Shortly before we made the turn, an ear splitting horn blared behind us. Two towering barges, one overtaking the other, raced towards us from behind. Another equally large barge ploughed through the choppy water towards us. The slower of the two boats approaching from behind had to move over to allow the overtaking barge to squeeze between it and the approaching boat. The slower boat, still moving much faster than us, was the one sounding its horn. It was on a collision course with us, and we had nowhere to go.
We reached the turning onto the Oude Rijn just in time. As we skidded around the turn onto the relatively calm water of the smaller canal, the two giant barges raced by. We’d narrowly missed being swamped by six thousand tonnes of racing steel, but we weren’t quite out of the woods yet.
A narrow permanently open lock spanned the entrance to the Oude Rijn. A 2.5m high bridge arched over the far end. On calm water, a 4m wide lock and a low bridge wouldn’t be a problem, but with the violent wash from the two passing giants, we were being pushed up and down and swinging erratically from side to side. With just a 10cm gap between the bridges steel girders and our boat’s canvas and wood top, and 30cm high waves, I had to race through the lock and under the bridge between swells.
We passed the bridge without scraping the canvas top off our cockpit, and then cruised slowly onto an entirely different waterway.
After the turbulent water of the one hundred metre wide Amsterdam Rijnkanaal, the ten metre wide Oude Rijn felt claustrophobic. It appeared to be too small for even a modest boat like ours. The feeling was reinforced when our bow tipped towards the sky and then dived towards the canal as we slid over a high mud bank in the shallow water.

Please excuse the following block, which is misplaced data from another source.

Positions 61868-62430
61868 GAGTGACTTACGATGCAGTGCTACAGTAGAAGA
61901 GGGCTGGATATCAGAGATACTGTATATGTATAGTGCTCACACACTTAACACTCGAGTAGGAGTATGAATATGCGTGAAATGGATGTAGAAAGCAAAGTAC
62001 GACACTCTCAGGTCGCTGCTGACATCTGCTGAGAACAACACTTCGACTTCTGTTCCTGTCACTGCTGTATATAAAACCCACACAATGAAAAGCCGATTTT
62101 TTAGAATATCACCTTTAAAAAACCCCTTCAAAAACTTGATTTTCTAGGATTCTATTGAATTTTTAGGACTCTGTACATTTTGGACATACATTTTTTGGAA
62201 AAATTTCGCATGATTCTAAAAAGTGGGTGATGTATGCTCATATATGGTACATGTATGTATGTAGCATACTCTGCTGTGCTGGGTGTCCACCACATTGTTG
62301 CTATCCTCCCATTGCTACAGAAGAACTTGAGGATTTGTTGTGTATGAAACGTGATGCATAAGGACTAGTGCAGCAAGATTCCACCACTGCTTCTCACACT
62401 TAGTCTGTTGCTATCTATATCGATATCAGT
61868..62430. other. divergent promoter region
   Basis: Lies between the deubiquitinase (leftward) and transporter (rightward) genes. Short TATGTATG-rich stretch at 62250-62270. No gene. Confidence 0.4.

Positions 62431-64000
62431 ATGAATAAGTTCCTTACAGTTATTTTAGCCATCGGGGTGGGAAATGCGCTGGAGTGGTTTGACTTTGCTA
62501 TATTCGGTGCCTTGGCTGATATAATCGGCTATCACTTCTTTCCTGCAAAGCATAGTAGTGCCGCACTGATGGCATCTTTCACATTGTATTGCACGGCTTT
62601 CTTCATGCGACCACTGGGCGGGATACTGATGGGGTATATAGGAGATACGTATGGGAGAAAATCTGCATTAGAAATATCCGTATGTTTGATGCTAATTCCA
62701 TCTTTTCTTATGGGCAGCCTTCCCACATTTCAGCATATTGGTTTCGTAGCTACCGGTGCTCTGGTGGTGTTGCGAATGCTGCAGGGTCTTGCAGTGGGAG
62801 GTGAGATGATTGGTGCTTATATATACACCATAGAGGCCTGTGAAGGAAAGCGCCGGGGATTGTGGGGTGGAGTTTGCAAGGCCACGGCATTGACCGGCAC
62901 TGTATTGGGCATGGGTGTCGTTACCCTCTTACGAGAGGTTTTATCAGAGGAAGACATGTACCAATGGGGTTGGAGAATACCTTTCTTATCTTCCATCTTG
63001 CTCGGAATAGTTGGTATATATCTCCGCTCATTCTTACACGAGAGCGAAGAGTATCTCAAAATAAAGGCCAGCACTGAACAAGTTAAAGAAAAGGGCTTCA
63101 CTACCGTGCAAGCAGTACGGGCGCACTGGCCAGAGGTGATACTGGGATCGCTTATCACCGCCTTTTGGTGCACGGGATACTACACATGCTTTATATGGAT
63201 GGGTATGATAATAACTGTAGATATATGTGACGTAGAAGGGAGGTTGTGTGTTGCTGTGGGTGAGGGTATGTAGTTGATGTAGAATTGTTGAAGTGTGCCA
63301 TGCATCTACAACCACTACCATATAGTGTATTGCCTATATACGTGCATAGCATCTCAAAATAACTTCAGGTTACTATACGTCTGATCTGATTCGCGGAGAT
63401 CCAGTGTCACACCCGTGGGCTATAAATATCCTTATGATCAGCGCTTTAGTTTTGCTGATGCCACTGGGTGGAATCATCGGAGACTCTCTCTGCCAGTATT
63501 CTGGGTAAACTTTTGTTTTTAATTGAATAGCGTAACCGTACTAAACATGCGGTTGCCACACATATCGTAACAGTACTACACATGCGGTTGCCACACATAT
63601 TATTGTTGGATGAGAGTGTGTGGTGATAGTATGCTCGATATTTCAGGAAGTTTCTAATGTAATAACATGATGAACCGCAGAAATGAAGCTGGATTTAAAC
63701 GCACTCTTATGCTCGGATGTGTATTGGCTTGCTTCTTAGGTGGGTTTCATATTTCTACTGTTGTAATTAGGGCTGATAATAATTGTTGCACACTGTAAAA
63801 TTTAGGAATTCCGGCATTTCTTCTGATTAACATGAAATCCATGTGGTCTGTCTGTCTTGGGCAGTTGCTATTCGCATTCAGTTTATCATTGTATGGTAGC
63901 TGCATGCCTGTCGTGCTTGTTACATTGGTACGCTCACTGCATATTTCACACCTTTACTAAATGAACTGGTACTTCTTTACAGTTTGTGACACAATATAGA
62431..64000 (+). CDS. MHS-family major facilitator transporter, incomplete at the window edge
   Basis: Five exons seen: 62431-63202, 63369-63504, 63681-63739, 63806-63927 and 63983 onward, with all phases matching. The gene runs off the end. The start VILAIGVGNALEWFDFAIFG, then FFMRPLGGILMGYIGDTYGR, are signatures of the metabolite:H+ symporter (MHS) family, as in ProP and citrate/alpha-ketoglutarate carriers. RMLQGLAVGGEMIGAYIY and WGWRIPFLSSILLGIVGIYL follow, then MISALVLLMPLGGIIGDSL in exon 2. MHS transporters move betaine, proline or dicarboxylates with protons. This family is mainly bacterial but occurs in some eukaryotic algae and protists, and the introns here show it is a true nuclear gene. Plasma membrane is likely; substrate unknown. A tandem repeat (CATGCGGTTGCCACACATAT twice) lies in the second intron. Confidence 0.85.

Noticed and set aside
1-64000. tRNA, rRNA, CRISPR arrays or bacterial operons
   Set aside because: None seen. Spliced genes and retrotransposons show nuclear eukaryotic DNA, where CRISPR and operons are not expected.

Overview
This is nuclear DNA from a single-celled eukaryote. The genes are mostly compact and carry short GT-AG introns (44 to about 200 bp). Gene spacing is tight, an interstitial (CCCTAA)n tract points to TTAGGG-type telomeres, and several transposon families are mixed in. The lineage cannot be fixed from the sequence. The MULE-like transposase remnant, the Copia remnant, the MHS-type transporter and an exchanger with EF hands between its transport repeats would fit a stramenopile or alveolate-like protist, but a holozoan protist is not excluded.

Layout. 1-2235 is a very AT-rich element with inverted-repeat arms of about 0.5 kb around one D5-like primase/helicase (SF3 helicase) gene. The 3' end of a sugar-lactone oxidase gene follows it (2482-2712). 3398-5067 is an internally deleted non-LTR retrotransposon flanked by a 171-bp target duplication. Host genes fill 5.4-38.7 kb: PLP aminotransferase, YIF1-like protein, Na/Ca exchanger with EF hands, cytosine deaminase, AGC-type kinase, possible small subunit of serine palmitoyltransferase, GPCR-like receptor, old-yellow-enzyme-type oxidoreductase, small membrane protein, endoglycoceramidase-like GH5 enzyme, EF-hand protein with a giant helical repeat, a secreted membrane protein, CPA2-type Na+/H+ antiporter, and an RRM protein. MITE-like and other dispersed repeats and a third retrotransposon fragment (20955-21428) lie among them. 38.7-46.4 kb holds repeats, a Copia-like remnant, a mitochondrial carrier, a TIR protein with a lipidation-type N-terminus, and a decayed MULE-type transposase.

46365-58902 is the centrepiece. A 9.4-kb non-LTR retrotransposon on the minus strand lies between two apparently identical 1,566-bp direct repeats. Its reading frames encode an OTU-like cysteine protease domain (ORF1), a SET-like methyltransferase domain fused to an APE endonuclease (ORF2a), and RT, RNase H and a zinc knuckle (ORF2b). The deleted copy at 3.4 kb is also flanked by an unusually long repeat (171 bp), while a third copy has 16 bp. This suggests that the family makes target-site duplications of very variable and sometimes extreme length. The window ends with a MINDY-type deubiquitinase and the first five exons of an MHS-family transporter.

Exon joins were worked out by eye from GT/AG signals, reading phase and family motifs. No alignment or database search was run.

Checking lock dimensions and opening hours is an important prelude to Dutch waterway cruising, as is also checking bridge height and status and, if the bridge is moveable, bridge opening hours.
I had checked the bridges on the eastern section of the Oude Rijn the previous evening. I knew that some of them would be tight but, as the alternative was a much longer route via Gouda, I thought the additional stress of creeping under stone or steel bridges a cigarette paper’s width above our delicate canvas top would be worthwhile.
Of course I made that decision from the security of our tranquil mooring on an expansive lake. I didn’t feel quite the same way creeping under an arched stone bridge that was barely high enough to allow us to pass at its centre. The bridge’s arch dropped perilously close to the varnished cockpit surround as we squeezed underneath.
After another handful of equally low bridges, we reached one which we knew we couldn’t pass under. It was just one metre high. Fortunately, it was a lift bridge. Unfortunately it closed at 4.30pm. We reached it at 4.36pm.
With no way of turning on the narrow canal close to the bridge, we moored on a nearby wooden pier. Our nighttime sleeping spot was far from ideal. We were in a busy town centre. A continuous stream of heavy traffic crossed the bridge in front of us and along the two roads which ran either side of the canal. The traffic was noisy, but not as noisy as the people.